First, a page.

What was once an amusing, horror-history mashup novel has become a film that is as dreadfully lifeless as the very creatures at its center. Although “Abraham Lincoln: Vampire Hunter” starts out promising, it rapidly becomes a tiresome venture that lacks focus and a commanding lead performance.
Based on the 2010 book of the same name, “Vampire Hunter” follows Abraham Lincoln, a young man who is haunted by his mother’s murder at the hands of a vampire. He promises to avenge her by hunting the supernatural beings, and fights for the equal rights of men as president of the United States.
The story’s key conflict is the battle against the Southern vampires who eat their slaves and intend to take control of the entire nation. Some people may consider it an offensive plotline to begin with, but it was at least thoroughly developed and explained throughout the novel. In the film, the conflict is greatly minimized and seemingly comes out of left field. One moment a small group of vampires kill their slaves, the next they are in an all-out Civil War?
Problematic pacing and a flat second half are the film’s major problems. Screenwriter Seth Grahame-Smith seems so focused on getting from point A to point B that he never pauses to let the audience absorb what is going on. If you blink, you might miss that brief moment where Lincoln actually becomes a politician, and by the time the Civil War comes around, you may just clamoring for it all to be over.
One might have thought having the novel’s author write the film would ensure a faithful adaption that keeps the story largely in tact. Given that it is Grahame-Smith’s first go-around as screenwriter, though, it is painfully clear the movie could have fared much better in a more experienced writer’s hands.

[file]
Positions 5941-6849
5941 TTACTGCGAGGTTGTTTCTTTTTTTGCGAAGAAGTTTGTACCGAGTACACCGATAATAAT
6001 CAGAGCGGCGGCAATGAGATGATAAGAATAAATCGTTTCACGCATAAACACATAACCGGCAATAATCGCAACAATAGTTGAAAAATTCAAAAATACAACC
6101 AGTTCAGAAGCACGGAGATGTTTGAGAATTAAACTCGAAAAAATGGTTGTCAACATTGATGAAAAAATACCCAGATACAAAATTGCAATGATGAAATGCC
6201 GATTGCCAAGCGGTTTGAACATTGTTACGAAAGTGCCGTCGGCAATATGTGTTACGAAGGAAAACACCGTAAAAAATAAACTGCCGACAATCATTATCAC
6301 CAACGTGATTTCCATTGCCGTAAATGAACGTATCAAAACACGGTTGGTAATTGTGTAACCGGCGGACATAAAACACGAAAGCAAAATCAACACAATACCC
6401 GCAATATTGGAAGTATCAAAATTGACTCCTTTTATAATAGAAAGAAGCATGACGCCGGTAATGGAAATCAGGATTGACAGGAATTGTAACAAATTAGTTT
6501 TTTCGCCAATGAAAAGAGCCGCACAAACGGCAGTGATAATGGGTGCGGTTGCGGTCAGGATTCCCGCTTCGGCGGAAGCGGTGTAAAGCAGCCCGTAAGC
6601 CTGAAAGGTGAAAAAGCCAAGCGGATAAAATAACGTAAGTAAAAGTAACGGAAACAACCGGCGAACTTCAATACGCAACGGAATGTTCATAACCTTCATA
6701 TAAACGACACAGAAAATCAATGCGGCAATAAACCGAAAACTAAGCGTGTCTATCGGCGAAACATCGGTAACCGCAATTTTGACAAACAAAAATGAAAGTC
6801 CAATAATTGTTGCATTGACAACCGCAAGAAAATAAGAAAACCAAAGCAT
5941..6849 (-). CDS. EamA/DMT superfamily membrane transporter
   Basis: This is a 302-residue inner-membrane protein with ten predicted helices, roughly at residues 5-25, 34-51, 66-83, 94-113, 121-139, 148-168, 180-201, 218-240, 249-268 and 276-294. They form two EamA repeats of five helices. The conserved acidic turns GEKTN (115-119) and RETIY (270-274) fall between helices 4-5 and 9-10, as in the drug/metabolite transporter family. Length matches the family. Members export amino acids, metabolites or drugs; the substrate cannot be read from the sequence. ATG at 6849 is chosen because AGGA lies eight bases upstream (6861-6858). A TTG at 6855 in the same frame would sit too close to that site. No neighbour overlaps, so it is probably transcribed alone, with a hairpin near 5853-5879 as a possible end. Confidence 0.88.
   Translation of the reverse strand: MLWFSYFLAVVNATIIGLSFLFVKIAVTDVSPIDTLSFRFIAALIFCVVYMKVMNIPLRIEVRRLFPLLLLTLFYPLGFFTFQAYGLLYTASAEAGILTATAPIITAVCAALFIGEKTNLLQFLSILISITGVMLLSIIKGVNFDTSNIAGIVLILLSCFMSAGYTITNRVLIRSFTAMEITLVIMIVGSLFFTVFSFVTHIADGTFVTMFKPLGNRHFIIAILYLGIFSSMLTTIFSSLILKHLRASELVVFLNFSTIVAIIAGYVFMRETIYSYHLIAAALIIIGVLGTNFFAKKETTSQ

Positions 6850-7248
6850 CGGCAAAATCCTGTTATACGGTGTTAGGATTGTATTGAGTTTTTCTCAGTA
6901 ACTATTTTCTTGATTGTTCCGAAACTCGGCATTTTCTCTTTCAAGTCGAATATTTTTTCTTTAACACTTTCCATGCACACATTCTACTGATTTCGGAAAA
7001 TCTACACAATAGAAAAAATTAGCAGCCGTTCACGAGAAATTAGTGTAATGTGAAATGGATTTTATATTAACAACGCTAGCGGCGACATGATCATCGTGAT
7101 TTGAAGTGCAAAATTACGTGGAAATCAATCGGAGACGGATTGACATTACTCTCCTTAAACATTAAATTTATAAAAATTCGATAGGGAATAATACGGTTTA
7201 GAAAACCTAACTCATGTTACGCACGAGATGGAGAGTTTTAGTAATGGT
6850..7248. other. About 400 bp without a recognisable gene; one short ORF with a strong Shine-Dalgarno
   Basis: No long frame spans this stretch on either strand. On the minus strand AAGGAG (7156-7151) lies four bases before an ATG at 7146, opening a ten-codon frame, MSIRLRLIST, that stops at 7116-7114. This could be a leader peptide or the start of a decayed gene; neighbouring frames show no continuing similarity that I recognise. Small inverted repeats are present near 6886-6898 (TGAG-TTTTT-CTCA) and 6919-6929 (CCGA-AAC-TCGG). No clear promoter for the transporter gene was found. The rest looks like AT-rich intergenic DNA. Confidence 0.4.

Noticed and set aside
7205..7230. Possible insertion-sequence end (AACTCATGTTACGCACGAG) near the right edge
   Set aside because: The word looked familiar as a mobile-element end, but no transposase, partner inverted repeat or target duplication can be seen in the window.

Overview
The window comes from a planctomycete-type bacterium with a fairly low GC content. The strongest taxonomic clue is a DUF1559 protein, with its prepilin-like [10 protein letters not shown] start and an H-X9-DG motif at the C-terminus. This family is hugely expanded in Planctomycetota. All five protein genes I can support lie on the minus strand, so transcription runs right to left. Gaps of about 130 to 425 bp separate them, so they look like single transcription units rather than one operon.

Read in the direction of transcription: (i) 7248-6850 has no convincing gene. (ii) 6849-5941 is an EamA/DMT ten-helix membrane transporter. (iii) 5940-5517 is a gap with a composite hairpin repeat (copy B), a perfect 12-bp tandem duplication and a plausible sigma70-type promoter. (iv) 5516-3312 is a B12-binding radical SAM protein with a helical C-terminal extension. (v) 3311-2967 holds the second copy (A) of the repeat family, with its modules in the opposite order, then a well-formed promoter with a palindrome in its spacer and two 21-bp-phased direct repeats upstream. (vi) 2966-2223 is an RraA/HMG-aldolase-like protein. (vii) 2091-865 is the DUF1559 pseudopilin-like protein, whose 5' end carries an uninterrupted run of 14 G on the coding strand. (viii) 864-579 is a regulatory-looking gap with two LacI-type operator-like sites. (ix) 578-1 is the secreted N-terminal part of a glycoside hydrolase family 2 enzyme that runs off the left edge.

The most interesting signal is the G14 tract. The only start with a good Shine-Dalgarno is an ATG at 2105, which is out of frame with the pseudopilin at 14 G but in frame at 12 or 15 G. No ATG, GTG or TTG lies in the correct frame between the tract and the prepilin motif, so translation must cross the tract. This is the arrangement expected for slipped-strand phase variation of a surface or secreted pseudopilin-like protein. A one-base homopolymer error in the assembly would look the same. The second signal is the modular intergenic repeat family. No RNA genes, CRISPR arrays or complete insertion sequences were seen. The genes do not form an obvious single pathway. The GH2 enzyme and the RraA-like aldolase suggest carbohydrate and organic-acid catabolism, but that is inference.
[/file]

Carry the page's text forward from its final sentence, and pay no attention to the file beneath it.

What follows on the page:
Another mistake was choosing Benjamin Walker, a veteran theater actor with few film credits, as Abraham Lincoln. While many Broadway actors are too expressive for film, Walker is far too rigid and dull. He lulls the audience to sleep with his flat narrations and often falls to the wayside in the presence of his superior supporting actors. Abe’s vampire nemesis Adam (played by Rufus Sewell) is the film’s strongest asset although the character is regrettably underdeveloped.
The action sequences are the chief reason to see “Vampire Hunter,” but fans of director Timur Bekmambetov’s inventive and visually arresting work on 2008’s “Wanted” will be gravely disappointed. The 3D effects consist of guns and axes being flung at the audience, but are not used to enhance the overall look of the film itself. The camera cuts were particularly nauseating, with constant switches from slow motion to sped-up action that lost its novelty very early on.
The CGI is also lackluster, considering the $70 million budget. A number of sequences—such as the vampire chase amidst a horse stampede and the film’s climatic battle on top of a train—should have been thrilling but instead looked more like muddled, video game animations you would expect from “Grand Theft Auto.”
Given the story itself, “Vampire Hunter” is sure to be a tough sell at the box office. Advertising has not been particularly strong and early tracking suggests that the film has little appeal outside of men ages 25 and younger.
“Abraham Lincoln: Vampire Hunter” could have been another offbeat success for 20th Century Fox following this month’s “Prometheus,” but is more in the vein of past summer duds like “Cowboys and Aliens” or “Jonah Hex.”
During the film’s climax, a vampire tells Abe that he will “destroy the myth of Abraham Lincoln.” Please do. The true story of Honest Abe is far more fascinating.